Academic journal article American Journal of Psychotherapy

Status Enhancement: A Further Path to Therapeutic Change

Academic journal article American Journal of Psychotherapy

Status Enhancement: A Further Path to Therapeutic Change

Article excerpt

Historically, psychotherapists have targeted change efforts primarily on clients' behaviors, beliefs, unconscious conflicts, and patterns of interaction with significant others. The present article explores a further, and very powerful, path to change: that of bringing about changes in the client's status.

"Treat a man as he is, and he will remain as he is. Treat a man as he can and should be, and he will become as he can and should be." -Goethe

In the field of psychotherapy, our time-honored paths to change have been through bringing about alterations in our clients' behaviors, cognitions, insight into unconscious factors, and patterns of interaction with significant others. In this article, a further option will be presented-that of changing our clients"' "statuses." I shall present the key idea behind "status dynamics" as developed by Ossorio(1-3) and others(4-6) and describe how this idea may be implemented powerfully in clinical practice. In order to convey these ideas as clearly and concretely as possible, and to give the reader the "flavor" of status dynamics, I will begin with a brief case example.

Case 1

Tom, a young, single man, came to therapy depressed and suicidal about his life, and in particular about his "dead end job" as an automobile mechanic. He wanted to do something creative with his life, but felt that this was an unrealistic "pipe dream" and that he was compelled by his circumstances to earn a living fixing cars. In discussing his life and his situation, Tom's therapist noted that he continually described things in aesthetic terms, including the aesthetic value of some cars over others. The therapist suggested to Tom that he seemed like somebody who was and had always been an "artist at heart," and pointed out all of the ways in which Tom reacted to and judged things in his life from an aesthetic perspective. The therapist also began to show Tom that there were ways to be an artist and still be an auto mechanic. One of these ways was to work on fine cars that required "the hands of an artist" to perform at their best. This step was particularly important because it meant that Tom might become an artist without having to make immediate and highly impractical changes in his life.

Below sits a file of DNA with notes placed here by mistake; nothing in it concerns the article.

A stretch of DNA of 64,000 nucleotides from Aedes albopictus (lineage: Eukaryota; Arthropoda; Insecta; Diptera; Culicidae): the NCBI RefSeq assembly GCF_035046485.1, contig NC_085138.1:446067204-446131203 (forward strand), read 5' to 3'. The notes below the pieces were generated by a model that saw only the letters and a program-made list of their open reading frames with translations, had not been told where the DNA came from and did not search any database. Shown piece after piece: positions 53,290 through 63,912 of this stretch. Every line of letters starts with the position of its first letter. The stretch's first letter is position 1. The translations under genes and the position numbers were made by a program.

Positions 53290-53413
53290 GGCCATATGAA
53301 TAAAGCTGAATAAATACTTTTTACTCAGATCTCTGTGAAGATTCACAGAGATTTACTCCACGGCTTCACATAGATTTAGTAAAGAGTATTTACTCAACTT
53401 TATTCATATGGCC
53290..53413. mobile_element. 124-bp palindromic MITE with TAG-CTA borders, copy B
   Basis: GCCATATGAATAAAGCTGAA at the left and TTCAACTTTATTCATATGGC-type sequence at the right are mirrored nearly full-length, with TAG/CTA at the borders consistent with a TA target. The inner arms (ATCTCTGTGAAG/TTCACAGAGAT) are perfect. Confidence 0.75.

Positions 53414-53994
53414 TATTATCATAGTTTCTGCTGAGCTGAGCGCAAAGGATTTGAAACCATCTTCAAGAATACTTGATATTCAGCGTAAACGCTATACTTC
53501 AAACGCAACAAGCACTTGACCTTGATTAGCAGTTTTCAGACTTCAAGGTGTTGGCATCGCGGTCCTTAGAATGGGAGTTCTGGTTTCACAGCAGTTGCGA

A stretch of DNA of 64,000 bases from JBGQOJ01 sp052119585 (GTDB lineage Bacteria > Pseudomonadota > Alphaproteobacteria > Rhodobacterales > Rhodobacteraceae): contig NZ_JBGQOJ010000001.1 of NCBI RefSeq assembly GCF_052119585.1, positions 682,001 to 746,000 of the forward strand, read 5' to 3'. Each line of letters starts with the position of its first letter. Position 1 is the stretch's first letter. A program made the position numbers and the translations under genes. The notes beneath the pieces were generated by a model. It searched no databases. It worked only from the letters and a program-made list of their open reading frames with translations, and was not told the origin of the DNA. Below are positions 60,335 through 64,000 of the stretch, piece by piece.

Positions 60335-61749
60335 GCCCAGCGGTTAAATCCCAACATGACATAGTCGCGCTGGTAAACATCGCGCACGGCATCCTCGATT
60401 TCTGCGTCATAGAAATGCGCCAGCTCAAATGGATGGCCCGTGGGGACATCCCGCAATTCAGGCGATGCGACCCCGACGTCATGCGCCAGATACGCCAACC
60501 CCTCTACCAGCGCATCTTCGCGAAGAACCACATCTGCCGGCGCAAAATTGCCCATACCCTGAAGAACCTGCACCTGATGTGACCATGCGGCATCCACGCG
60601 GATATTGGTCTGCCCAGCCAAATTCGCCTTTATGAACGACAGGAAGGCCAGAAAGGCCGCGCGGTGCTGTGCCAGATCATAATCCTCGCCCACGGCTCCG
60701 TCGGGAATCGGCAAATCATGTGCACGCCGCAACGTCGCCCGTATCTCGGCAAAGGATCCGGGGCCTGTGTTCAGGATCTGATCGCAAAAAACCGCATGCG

Tom, who had developed a reputation as a very good mechanic, soon learned of and got a job at a car dealership that sold and serviced some of the best foreign cars. Subsequent to this move, he became substantially more satisfied with his work. The therapist continued to talk about him and treat him as an artist in discussing almost everything that he did. A few months later, Tom somewhat sheepishly and with much hesitation showed the therapist a small metal figure he had made on the metal lathe at work. It was obviously a very attractive piece. As he became more confident of his new status as an artist, Tom began to design larger figures. With some encouragement from the therapist, he decided to see if he could sell some of these figures at an art show. Soon after his first sale, Tom ended therapy, no longer depressed. Over the next three years, he continued to develop his art to the point where he was a regular exhibitor at local shows and galleries. Much to his surprise, he was able to sell many pieces and began to derive a substantial income from these sales. Finding his work as an artist extremely gratifying, Tom ultimately made a decision to give up his job as a mechanic and became a full-time artist.


Status dynamics is centrally concerned with an individual's "statuses" as crucial determinants of the range of behaviors in which he or she is able to participate. The term "status," as employed here, means essentially "relational position." An individual's statuses are thus the positions that he or she occupies in relation to everything in his or her world. In clinical practice, some of the kinds of statuses that frequently come into play include: (a) social and occupational roles (e. …

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